The Crying Man

One day on my lunch hour I went to a large hardware/lumber store. I was in the garden section looking for a pot for a plant. Along comes a tall white haired but hearty looking man. His curly hair and build made him look younger than I suspect he was. He towered over me, a profusion of white chest hair spilling out of his shirt. As he approached me his lovely Aussie accent came tumbling out of his mouth, “Hey you look like you might know something about plants. I got a question for ya.” In fact, I do not take after my mother, The Tomato Queen, who can grow anything. I have ten brown thumbs. I said “Well I am not sure about that but I’ll see what I can do. What do you need?” He proceeded to tell me… “I need something drought tolerant. I am making a memorial….. of sorts…. for….” At that point he burst out crying on the spot! Large loud crying, wracking shoulders, bent over his large garden cart. He continued walking this cart forward all the while crying and bent at the waist. I think he did not know where to go or what to do.

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Compassionate or doormat?

Being compassionate and being ‘the wounded healer’ and wanting to help others is a good thing to do. But be careful you don’t overdo it in terms of being a doormat. You should never come away from an experience in compassion feeling used, spent, foolish, tired, or drained. And certainly you should never feel you have been taken advantage of.

Several years back, a local I knew and liked came knocking on my door in a rainstorm. Let’s call him The Farrier. I knew, as did everyone in town, he was recently on the outs with his boss/landlord. He had been kicked out of the place he had been staying, and lost his job. He was at rock bottom. I could not turn him away in the rain. Looking back, he had it timed just right, how could a person turn someone away in a downpour? Once I realized he needed more than shelter from this storm, I made it clear, this was to be temporary. I offered him three months stay, as long as he helped himself to get ahead in the world, not just lay around sleeping. He needed to earn his keep in working toward his future. I stressed it was more important that he work toward his future, than do chores around my home.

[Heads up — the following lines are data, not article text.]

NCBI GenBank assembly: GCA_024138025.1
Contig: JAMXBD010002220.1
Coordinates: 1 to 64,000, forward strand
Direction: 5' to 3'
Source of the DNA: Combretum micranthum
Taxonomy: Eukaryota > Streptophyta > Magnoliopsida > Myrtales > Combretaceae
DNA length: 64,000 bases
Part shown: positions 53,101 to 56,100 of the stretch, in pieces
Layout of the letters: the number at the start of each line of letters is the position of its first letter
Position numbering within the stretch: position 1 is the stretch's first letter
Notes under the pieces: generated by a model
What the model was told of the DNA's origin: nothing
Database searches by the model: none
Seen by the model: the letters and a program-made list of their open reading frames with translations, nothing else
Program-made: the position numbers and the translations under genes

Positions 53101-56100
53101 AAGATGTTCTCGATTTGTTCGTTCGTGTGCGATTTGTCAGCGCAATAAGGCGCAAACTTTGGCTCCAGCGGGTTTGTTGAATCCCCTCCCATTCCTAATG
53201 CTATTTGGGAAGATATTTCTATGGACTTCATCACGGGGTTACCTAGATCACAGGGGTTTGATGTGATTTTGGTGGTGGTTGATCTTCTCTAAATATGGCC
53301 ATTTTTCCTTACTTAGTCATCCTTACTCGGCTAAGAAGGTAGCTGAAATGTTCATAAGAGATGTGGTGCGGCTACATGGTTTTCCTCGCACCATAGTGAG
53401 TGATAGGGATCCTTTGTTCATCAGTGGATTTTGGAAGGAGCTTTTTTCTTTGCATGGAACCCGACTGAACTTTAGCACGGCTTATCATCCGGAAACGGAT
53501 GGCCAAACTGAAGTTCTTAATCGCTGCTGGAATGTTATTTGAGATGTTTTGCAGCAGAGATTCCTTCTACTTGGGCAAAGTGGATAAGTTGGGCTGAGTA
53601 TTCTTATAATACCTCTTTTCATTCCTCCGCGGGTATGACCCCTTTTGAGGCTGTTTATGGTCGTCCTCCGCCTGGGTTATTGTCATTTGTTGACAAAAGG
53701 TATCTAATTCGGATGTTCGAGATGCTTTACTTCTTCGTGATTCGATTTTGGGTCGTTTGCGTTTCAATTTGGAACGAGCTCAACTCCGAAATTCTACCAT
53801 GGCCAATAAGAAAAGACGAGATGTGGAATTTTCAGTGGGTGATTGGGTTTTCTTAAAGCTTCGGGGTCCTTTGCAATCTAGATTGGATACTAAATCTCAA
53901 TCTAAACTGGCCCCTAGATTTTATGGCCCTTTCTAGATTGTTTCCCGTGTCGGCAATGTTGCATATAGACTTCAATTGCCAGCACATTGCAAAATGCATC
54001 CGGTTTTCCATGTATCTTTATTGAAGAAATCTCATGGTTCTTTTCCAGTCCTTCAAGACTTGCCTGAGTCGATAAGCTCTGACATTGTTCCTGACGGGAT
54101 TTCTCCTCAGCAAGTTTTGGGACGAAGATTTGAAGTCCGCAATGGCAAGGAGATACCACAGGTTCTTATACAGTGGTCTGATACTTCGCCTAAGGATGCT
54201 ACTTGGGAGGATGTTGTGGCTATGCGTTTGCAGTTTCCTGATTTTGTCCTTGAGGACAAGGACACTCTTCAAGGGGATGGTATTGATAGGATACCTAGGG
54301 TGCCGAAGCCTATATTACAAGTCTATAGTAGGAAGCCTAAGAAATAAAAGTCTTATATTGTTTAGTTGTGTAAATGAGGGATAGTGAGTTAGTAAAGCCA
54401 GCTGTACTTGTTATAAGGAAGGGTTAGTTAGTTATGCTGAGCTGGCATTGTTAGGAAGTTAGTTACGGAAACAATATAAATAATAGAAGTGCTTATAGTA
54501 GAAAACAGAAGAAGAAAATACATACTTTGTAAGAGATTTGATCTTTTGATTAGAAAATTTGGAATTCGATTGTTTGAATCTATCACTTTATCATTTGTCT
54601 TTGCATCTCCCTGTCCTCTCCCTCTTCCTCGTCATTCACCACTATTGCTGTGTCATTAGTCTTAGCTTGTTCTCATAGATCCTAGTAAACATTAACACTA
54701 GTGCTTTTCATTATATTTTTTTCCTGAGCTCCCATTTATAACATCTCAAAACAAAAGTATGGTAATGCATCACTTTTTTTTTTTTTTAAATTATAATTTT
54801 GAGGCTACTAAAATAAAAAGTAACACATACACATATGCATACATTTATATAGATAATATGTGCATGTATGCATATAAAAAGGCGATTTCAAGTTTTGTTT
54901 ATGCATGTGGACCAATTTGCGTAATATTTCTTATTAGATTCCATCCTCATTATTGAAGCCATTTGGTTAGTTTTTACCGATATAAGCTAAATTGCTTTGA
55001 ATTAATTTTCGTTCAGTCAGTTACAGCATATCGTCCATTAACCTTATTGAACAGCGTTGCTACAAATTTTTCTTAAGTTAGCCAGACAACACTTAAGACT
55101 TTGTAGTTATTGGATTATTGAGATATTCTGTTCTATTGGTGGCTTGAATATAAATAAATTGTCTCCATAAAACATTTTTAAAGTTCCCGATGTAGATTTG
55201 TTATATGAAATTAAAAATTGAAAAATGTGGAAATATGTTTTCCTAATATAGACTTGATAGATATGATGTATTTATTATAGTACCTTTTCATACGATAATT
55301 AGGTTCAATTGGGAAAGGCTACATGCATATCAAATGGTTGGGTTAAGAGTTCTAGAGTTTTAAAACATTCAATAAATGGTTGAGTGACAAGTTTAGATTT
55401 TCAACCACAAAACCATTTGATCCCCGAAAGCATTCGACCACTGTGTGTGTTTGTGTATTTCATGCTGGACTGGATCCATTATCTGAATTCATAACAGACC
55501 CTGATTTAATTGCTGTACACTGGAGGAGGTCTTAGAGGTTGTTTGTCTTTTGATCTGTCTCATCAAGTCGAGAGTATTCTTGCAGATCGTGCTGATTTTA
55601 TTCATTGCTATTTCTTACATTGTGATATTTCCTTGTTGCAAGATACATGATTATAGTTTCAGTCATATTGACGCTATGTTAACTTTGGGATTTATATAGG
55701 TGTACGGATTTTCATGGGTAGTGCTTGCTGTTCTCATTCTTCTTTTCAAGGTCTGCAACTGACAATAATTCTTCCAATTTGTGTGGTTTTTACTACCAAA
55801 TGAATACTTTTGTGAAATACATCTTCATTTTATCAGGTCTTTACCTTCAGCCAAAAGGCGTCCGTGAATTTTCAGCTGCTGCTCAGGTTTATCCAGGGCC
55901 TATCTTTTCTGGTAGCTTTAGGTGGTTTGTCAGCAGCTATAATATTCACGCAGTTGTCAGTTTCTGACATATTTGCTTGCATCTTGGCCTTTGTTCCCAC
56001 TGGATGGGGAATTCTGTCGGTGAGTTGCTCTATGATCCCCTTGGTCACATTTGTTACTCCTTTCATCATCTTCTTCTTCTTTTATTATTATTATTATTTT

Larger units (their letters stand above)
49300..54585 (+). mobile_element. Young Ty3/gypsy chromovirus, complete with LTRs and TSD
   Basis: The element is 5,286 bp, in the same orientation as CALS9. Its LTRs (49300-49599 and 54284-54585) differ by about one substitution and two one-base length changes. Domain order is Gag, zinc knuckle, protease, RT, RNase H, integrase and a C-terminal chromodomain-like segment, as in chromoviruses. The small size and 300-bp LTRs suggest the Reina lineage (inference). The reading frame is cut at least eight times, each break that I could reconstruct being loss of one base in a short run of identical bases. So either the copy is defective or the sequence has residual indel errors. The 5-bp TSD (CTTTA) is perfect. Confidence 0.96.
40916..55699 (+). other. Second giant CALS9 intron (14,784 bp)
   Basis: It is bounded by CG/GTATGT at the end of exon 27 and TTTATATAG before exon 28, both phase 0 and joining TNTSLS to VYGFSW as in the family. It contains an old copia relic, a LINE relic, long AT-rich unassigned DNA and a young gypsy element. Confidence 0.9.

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Where compassion is born

When I hear someone is having a hard time with life, miserable, or suffering through a painful experience, I also experience pain at the empathy level. I can almost feel it, viscerally, inside my body, emotionally, and mentally. How did this happen? How was I softened? I can tell you, when it was time to end a relationship that was over 18 years long, it was difficult. I held on to the bitter end. It was me being foolishly loyal to someone who did not have my best interest at heart. It felt like torture to be in this relationship every day. I seemed to do something wrong, not make my partner happy, and no matter how hard I tried, I was made to feel that everything was naturally my fault and I failed at every attempt to ‘fix’ things.

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